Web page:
Daniel Buchman at the National Core for Neuroethics recently pointed out the example shown here – an advert for UBC’s Celebrate Research Week that features a simplified line-drawing of a brain, different anatomical regions flagged with various research domains. Entitled “What’s on your mind?”, and featuring the UBC motto “a place of mind” at the bottom, it seems to make a materialist statement: your mind = your brain. As Barthes famously argued, the meaning of an image can be extremely flexible, and words serve as anchors, tying down a string of possible meanings. Without the phrase “What’s on your mind?”, the brain might be seen as an abstract icon of the university, rather than drawing attention to the relation between each individual reader’s brain and mind. Similarly, without the picture, the meaning of “a place of mind” would be more open – I might think that UBC wants to highlight its intellectual prowess, or instead its holistic approach to ‘mental’ wellbeing.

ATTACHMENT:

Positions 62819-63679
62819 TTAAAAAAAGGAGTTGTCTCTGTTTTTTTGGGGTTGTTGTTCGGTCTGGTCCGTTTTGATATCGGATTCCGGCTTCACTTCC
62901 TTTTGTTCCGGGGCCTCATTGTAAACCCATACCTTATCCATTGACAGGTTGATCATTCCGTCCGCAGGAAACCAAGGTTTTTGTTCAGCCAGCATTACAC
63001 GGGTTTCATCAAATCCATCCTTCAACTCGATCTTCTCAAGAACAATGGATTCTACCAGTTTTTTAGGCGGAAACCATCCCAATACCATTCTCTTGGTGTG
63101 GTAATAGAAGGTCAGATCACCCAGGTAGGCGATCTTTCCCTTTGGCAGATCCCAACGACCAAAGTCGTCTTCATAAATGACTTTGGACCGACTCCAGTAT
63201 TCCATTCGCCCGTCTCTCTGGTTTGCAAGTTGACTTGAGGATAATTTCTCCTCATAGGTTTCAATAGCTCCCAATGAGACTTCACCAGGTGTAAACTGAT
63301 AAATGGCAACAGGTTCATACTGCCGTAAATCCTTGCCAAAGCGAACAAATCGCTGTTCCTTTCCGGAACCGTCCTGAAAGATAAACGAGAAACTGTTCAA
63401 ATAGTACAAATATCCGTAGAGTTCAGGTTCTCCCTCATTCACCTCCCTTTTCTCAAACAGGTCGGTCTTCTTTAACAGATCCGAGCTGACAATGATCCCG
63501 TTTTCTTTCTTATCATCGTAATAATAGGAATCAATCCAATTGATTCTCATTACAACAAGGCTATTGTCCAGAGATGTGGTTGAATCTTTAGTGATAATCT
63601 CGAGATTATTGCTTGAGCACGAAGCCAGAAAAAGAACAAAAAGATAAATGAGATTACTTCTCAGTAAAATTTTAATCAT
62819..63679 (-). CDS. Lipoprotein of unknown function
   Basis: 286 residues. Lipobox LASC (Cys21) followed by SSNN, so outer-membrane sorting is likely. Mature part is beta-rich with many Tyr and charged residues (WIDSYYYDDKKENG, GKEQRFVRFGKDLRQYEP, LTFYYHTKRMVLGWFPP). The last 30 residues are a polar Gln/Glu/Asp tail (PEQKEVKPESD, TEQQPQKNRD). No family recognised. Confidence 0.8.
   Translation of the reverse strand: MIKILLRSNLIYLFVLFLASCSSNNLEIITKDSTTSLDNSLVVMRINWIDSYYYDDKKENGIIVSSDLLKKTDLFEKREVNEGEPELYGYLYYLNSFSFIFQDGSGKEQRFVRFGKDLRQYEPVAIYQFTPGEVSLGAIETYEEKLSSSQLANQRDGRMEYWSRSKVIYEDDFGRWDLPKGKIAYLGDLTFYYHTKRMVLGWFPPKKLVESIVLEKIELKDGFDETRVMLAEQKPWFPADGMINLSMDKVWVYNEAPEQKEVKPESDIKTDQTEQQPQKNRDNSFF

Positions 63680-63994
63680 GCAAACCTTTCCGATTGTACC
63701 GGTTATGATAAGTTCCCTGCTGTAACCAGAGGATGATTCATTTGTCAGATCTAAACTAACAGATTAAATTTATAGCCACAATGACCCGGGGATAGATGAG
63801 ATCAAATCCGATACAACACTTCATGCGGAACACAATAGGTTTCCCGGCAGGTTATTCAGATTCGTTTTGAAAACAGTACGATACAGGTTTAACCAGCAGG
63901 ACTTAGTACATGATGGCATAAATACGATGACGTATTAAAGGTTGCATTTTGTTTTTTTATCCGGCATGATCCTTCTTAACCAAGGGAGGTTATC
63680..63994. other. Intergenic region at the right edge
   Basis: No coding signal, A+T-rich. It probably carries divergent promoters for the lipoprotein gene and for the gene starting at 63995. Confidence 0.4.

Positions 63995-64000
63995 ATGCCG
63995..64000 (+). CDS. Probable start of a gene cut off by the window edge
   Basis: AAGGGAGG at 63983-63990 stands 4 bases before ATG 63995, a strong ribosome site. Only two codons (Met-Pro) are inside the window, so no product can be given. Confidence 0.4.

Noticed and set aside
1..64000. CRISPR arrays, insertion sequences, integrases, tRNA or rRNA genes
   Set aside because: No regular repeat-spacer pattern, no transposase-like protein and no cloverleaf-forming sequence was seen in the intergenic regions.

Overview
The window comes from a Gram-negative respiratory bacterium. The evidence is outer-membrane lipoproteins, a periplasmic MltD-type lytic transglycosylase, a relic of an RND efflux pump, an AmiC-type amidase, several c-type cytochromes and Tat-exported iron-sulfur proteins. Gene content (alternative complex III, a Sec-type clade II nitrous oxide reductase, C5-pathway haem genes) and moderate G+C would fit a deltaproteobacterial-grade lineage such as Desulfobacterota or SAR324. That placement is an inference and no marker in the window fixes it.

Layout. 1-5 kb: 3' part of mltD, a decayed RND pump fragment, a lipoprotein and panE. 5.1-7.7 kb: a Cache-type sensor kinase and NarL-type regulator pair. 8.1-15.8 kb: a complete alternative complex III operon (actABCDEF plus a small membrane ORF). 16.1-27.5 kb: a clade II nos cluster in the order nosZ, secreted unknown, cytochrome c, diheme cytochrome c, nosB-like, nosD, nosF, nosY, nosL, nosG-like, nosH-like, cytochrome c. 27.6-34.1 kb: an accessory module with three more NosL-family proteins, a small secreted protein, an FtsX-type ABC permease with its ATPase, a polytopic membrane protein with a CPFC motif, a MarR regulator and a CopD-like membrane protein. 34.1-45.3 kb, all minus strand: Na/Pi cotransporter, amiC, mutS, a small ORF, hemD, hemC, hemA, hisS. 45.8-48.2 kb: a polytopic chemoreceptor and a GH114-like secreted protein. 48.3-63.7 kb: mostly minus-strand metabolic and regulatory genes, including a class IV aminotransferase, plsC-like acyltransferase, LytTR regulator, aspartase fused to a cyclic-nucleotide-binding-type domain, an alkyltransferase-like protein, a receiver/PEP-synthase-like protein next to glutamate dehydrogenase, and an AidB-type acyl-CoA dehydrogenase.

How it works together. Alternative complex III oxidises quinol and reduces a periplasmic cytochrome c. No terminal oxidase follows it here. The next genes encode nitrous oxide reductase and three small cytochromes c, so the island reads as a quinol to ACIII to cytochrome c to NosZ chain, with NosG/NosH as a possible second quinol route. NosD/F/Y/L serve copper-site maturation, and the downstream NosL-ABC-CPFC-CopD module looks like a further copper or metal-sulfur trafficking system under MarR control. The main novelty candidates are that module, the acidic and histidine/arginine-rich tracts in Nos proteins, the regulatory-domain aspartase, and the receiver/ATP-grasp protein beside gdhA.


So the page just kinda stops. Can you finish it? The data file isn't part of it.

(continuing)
Another useful tool for probing how meaning is produced by a combination of words and images it to change a single element, and observe the impact it has on which meanings are most obvious. So here, we might imagine that the text said “What’s on your brain?” instead of “What’s on your mind?” This would arguably make a stronger materialist statement, as the reader recalls the typical form of the phrase and is forced to explicitly equate brain with mind, rather than being invited to link the mind with a brain where it might in fact just live, supervene, or be reflected. Recent research suggests that even avowed materialists talk as if they were intuitive dualists; this kind of symbolic accommodation of mental stuff with neural landscapes is a comfortable if rather mushy place.